The Union Budget 2020 presented by Hon’ble Finance Minister, Smt. Nirmala Sitaraman has brought mixed reviews and reactions from different sectors and industries. When it comes to the real estate market in India, which is currently in the midst of challenging times, there have been noticeable macro shifts that have challenged the realty sector (RERA regulation, Demonetization). Besides, the demand-supply gap has always been an issue with most of the key real-estate markets such as Mumbai, Bengaluru, Gurugram and other tier 1 and tier 2 cities. However, the big funding challenge came in 2018 after the IL&FS fiasco.
In this budget, the Government retain its focus on affordable housing but did not announce specific measures to revive demand. The announcements made are unlikely to be enough for revitalizing the real estate market.
There are precisely two announcements made by the Finance Minister during her budget speech:
1. Tax holidays on profits earned by developers on affordable housing projects to be approved by 31st March 2020 and proposed to be extended by one more year for availing the benefit.
2. For the individuals – Ms Sitharaman proposed to extend the additional deduction of ₹1,50,000 for interest paid on home loans taken for buying affordable homes by one more year. In her last budget, the minister had increased the interest deduction to ₹3,50,000 for houses priced below ₹45,00,000 as against ₹2,00,000 earlier for loans, until 31 March 2020.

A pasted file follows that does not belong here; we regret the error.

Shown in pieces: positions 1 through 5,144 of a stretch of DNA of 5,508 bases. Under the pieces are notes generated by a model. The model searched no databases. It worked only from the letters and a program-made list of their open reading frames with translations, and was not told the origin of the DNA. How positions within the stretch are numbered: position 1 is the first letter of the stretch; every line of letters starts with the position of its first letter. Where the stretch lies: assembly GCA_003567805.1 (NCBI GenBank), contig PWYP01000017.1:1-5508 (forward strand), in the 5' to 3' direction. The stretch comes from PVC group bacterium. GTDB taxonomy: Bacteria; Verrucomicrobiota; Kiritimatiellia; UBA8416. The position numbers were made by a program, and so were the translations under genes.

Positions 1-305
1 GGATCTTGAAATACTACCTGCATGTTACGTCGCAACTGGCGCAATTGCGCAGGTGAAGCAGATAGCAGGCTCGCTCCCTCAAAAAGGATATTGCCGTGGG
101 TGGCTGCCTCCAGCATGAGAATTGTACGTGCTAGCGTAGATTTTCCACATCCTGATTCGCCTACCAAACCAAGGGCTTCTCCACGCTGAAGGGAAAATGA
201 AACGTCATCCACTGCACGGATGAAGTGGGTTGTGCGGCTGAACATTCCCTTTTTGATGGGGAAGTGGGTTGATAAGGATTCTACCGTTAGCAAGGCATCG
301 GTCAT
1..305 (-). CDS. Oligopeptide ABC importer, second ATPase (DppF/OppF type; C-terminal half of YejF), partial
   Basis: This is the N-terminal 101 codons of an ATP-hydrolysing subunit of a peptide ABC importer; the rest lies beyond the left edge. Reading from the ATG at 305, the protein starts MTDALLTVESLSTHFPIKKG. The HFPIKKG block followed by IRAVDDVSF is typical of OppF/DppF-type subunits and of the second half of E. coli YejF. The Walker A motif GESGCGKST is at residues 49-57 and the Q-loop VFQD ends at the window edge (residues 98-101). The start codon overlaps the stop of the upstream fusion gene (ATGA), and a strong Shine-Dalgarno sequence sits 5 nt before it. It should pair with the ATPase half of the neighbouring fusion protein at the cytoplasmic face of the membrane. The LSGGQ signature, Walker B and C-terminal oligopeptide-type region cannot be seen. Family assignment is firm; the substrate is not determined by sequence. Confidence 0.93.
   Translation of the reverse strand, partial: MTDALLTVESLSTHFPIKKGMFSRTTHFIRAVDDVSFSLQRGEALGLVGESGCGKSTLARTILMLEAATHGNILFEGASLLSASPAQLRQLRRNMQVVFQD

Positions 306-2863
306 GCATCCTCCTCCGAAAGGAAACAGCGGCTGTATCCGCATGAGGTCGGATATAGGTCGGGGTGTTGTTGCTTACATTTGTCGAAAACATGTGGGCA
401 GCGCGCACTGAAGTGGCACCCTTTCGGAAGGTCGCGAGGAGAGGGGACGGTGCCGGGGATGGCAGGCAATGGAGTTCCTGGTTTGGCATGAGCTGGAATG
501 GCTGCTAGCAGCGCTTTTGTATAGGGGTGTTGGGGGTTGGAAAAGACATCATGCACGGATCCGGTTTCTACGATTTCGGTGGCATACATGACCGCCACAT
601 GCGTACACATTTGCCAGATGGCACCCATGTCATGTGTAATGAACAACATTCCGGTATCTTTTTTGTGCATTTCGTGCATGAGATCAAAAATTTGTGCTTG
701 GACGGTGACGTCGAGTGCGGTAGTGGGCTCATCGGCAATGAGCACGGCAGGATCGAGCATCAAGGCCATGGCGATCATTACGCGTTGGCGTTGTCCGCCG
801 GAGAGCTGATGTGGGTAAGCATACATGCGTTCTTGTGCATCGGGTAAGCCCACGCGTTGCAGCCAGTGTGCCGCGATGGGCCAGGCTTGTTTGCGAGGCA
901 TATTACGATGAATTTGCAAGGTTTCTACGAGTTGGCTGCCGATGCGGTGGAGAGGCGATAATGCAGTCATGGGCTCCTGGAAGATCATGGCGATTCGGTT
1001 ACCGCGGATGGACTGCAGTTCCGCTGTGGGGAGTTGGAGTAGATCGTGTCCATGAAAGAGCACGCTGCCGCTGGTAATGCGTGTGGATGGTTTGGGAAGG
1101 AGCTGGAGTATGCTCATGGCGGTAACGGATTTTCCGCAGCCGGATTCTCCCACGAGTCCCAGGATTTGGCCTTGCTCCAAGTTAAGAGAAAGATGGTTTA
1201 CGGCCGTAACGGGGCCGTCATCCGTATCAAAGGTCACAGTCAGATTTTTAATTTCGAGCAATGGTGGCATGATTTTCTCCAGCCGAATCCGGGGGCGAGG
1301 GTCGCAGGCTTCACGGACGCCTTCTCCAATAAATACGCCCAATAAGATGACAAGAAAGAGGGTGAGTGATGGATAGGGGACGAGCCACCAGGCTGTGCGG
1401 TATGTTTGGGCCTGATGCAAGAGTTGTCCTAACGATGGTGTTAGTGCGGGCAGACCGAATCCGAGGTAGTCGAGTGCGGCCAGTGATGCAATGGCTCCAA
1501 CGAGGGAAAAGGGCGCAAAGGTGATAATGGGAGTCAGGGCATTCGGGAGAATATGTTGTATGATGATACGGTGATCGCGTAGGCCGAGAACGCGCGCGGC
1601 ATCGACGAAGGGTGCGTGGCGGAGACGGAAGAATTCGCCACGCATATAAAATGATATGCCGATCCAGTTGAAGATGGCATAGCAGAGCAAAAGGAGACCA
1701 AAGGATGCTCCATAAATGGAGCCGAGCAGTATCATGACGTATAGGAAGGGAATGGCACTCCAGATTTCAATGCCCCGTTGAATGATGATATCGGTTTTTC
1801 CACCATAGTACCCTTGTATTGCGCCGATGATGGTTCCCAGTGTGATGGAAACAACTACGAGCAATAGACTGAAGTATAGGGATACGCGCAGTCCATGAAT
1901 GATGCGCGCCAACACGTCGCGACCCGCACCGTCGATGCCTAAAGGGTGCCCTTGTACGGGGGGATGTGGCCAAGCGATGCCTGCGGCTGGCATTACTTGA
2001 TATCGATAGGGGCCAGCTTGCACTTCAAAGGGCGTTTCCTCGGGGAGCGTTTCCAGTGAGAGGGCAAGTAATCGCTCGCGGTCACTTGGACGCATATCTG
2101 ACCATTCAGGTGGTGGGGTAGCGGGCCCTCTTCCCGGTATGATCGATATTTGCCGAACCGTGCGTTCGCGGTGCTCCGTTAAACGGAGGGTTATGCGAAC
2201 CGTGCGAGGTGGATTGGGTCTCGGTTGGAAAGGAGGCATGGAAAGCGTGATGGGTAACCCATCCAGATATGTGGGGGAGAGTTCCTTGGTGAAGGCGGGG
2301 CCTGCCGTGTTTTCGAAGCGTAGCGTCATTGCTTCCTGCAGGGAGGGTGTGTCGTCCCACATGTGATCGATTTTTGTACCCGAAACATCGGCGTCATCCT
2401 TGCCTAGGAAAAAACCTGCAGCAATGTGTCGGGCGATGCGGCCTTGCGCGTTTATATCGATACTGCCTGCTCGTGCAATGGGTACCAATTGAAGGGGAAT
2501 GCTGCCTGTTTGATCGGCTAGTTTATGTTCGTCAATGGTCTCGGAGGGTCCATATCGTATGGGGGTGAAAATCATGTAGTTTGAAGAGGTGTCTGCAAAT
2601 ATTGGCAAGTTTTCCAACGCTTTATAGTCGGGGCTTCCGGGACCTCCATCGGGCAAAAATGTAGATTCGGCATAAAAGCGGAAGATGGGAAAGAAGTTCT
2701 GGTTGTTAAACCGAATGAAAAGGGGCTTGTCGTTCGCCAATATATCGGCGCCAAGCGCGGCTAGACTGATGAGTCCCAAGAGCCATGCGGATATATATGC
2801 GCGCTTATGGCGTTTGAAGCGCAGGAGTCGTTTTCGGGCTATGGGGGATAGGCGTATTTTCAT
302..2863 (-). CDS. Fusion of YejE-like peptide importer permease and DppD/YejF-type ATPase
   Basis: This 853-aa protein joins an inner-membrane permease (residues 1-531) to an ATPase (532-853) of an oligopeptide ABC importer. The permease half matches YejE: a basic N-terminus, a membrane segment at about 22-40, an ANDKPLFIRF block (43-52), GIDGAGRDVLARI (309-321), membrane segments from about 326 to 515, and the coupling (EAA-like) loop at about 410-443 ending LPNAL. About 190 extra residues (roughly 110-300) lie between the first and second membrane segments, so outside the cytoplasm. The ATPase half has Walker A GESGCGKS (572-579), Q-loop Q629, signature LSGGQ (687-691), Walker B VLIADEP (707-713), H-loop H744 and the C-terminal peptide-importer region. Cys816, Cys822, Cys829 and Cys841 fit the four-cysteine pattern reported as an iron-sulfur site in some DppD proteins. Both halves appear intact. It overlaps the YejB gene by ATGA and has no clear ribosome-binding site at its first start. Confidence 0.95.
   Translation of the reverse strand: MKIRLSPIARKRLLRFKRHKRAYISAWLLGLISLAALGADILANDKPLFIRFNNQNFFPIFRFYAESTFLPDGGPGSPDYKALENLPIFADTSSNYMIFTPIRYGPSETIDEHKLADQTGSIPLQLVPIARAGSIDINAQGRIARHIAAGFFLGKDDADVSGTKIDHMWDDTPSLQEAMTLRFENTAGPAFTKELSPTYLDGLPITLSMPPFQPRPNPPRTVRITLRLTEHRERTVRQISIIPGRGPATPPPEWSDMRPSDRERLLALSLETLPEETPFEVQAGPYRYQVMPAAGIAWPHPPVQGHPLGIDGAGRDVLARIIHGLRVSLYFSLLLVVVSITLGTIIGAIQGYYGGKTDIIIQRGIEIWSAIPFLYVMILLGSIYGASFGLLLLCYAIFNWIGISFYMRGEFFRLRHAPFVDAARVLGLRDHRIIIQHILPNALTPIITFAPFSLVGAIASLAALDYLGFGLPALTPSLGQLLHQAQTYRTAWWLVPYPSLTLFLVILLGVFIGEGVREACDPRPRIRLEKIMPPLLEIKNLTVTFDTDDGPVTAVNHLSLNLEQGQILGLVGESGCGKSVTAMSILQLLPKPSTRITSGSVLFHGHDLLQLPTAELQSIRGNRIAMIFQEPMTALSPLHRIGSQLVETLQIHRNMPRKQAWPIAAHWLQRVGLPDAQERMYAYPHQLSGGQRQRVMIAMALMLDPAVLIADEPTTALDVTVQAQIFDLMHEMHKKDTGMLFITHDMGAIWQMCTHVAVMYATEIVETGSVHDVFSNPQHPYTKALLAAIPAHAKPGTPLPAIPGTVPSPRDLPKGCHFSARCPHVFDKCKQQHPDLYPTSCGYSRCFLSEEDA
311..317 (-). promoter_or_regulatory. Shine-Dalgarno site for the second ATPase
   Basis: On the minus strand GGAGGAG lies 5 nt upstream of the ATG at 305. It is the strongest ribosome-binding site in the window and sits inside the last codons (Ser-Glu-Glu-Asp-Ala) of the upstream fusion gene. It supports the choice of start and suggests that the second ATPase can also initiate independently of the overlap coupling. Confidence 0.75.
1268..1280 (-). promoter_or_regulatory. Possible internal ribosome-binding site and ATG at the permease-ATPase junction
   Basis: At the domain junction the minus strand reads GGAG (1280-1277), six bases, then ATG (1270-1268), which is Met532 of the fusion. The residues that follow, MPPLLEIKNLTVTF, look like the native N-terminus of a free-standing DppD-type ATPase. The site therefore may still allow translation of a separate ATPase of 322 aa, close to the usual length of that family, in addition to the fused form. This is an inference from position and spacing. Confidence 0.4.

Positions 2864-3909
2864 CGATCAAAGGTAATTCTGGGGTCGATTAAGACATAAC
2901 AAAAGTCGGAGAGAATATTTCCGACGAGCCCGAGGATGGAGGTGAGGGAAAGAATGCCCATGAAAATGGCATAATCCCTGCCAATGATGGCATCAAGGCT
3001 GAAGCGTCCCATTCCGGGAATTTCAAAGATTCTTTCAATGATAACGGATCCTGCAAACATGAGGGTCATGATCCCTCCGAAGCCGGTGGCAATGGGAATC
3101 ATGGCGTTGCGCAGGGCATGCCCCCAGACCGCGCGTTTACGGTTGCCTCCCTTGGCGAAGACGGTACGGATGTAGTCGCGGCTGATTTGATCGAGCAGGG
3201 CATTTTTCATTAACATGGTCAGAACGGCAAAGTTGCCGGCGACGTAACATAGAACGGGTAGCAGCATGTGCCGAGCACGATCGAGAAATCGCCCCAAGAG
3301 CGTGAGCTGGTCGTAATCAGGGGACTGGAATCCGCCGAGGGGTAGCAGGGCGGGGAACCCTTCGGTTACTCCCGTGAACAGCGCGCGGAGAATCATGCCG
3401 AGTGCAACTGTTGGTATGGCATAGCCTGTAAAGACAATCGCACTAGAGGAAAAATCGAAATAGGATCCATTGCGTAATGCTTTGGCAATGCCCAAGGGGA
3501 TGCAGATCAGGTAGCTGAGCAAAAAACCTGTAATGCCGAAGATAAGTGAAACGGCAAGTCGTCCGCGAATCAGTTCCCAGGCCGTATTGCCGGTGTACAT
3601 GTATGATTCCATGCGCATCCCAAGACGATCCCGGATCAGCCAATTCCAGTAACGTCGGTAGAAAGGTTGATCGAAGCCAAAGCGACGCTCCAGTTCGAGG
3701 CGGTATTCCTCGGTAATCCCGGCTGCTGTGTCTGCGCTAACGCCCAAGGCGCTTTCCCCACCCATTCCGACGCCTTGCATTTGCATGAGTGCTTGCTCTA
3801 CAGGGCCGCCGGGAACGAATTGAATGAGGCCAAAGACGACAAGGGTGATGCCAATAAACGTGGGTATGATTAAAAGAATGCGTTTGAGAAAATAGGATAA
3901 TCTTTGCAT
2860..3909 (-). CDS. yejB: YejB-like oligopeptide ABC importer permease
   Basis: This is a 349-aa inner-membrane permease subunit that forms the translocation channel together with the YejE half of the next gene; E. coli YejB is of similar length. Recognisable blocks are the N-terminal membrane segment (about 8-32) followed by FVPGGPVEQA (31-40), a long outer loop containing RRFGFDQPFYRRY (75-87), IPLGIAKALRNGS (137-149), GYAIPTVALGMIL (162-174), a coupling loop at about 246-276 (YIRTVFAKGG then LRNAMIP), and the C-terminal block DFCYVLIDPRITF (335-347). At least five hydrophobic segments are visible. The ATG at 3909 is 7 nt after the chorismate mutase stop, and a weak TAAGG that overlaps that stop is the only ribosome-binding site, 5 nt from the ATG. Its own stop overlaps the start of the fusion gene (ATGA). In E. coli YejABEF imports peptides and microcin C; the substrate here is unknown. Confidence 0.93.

In my view, the budget 2020 is silent on our key demands for a revival of the sector. It’s only about affordable housing however many other things which could help to trigger the sector are not being addressed. Like, a little attention is paid towards better rental housing policy or something around unsold luxury housing stock or maybe a key relief in the form of rollover of loans?
Previous year we did see a ray of hope from the government like 25,000 Cr. alternate investment fund for the last-mile funding of stalled housing projects.
Though the tone of budget 2020 is in a positive direction but it failed to announce much-needed stimulus to restart the journey towards dream $5-trillion economy.
Our sector is labour-intensive and needs liquidity, tax reforms and few radical changes in policies that are completely ignored. This year is going to be a very vital year for the positive growth of the industry and maybe we can hope for the best from Budget 2020.
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